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Discussion Starter · #1 ·
http://ireaderreview.com/2009/03/24/apple-sued-by-monec-iphone-ereader/

seriously patent law seems to make little sense in the modern world. When the nation had like 3 "inventions" a year this might have made sense. Now all you need to do is look 5 years ahead to what everyone knows someone will be doing someday as a logical evolution of current technology and patent it and then sue anyone who actually goes to the trouble of making it (because you have no real idea how or interest) and then sue them.

This article really Pi$$ed me off! ???

I'm going to patent the idea of faster than light travel "by some means" and if anyone actually does it they owe me big!!
 

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I think there are companies that just patent "things" and hope to sue people in the future. This is their business... business of suing people.
 

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Sort of like a lawyer who posts on a forum hoping to pick up plaintifs for a class action suit.
 

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Yeah, it's a disaster.  Two of the benchmarks for whether an idea is patentable is whether it's obvious or not, and whether there is prior art (ie "has someone done this already?")  Both are COMPLETELY ignored by the patent office.  As an added bonus, they fired all their technical staff a couple of years ago, so now the people reviewing electronic technologies are sociologists or historians or some crap.  Here's a couple other good examples:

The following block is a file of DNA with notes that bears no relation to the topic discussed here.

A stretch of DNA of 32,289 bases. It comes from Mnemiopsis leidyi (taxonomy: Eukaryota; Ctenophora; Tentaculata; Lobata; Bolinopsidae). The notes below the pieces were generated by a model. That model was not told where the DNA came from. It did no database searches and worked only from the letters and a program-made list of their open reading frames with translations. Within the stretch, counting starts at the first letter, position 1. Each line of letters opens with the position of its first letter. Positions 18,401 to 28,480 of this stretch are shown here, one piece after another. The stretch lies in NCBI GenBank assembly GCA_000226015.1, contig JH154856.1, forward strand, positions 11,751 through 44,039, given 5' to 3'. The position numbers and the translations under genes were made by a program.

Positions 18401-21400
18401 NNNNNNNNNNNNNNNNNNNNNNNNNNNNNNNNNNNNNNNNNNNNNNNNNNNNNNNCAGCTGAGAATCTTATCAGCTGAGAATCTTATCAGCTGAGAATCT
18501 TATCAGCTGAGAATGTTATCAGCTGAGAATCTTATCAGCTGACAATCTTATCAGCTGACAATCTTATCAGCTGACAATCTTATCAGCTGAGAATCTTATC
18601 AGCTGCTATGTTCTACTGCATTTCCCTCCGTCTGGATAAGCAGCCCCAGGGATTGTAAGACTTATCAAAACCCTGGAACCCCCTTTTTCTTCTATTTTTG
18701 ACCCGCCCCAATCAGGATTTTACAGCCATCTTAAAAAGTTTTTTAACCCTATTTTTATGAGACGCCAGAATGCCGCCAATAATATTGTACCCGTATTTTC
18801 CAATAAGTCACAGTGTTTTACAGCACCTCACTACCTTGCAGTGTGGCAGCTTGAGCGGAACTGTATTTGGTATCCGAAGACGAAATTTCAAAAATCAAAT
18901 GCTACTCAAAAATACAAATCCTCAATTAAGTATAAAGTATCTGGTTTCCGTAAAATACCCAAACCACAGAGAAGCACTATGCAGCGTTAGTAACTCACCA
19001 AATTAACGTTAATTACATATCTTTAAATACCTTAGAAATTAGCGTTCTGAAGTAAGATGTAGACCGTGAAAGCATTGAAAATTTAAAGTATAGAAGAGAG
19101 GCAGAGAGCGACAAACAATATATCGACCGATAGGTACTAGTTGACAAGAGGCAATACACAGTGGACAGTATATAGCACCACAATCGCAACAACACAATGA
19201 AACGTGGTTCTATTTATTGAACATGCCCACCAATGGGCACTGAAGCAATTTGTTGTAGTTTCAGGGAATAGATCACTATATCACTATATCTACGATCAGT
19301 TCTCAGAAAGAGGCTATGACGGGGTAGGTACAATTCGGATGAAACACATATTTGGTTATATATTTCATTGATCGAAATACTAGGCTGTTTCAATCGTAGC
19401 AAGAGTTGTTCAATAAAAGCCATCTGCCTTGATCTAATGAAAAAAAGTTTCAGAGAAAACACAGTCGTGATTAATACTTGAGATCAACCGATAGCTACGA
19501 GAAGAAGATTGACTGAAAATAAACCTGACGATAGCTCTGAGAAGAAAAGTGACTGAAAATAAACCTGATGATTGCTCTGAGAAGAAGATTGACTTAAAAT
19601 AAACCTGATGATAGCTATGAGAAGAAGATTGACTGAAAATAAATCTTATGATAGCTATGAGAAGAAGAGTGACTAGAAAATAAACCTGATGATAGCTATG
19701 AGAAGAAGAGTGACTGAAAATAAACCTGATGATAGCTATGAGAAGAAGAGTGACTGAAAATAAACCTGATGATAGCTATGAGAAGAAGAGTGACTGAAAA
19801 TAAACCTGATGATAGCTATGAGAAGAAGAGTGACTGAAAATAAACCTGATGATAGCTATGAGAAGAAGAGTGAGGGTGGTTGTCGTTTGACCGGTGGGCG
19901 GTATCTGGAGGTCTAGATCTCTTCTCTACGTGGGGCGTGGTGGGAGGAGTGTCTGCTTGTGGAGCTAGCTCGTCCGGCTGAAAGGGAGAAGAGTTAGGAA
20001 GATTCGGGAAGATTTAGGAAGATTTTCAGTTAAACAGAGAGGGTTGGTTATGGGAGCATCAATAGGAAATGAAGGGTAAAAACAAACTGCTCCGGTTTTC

Apple was recently (late last year, IIRC) awarded a patent for any touch input device which can be operated by more than one finger.  Fails both tests.  It's COMPLETELY obvious;  so obvious, in fact, that someone else developed it in 1982.

Amazon a few years ago was able to patent the idea behind one-click.  Not trademark the name, mind you.  It's actually illegal for any other vendor to store your ordering preferences and let you buy merchandise with a single button.  This is why EVERY other site, no matter how big, has a shopping cart that you MUST use.
 

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Intellectual Property Law is a very difficult, intricate area of the law.  Those attorneys and patent examiners practicing patent law, either in private practice or at the U.S. Patent and Trademark Office, are highly educated, many of whom are engineers, hold PhDs in fields such as biochemistry, etc. and graduated from some of the best schools in the country such as Harvard, Yale, and MIT.  Each patent examiner is extremely knowledgeable in the area of technology of which they are examining patent applications and they follow the letter of the law. 

 
 

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Discussion Starter · #8 ·
slh92462 said:
Intellectual Property Law is a very difficult, intricate area of the law. Those attorneys and patent examiners practicing patent law, either in private practice or at the U.S. Patent and Trademark Office, are highly educated, many of whom are engineers, hold PhDs in fields such as biochemistry, etc. and graduated from some of the best schools in the country such as Harvard, Yale, and MIT. Each patent examiner is extremely knowledgeable in the area of technology of which they are examining patent applications and they follow the letter of the law.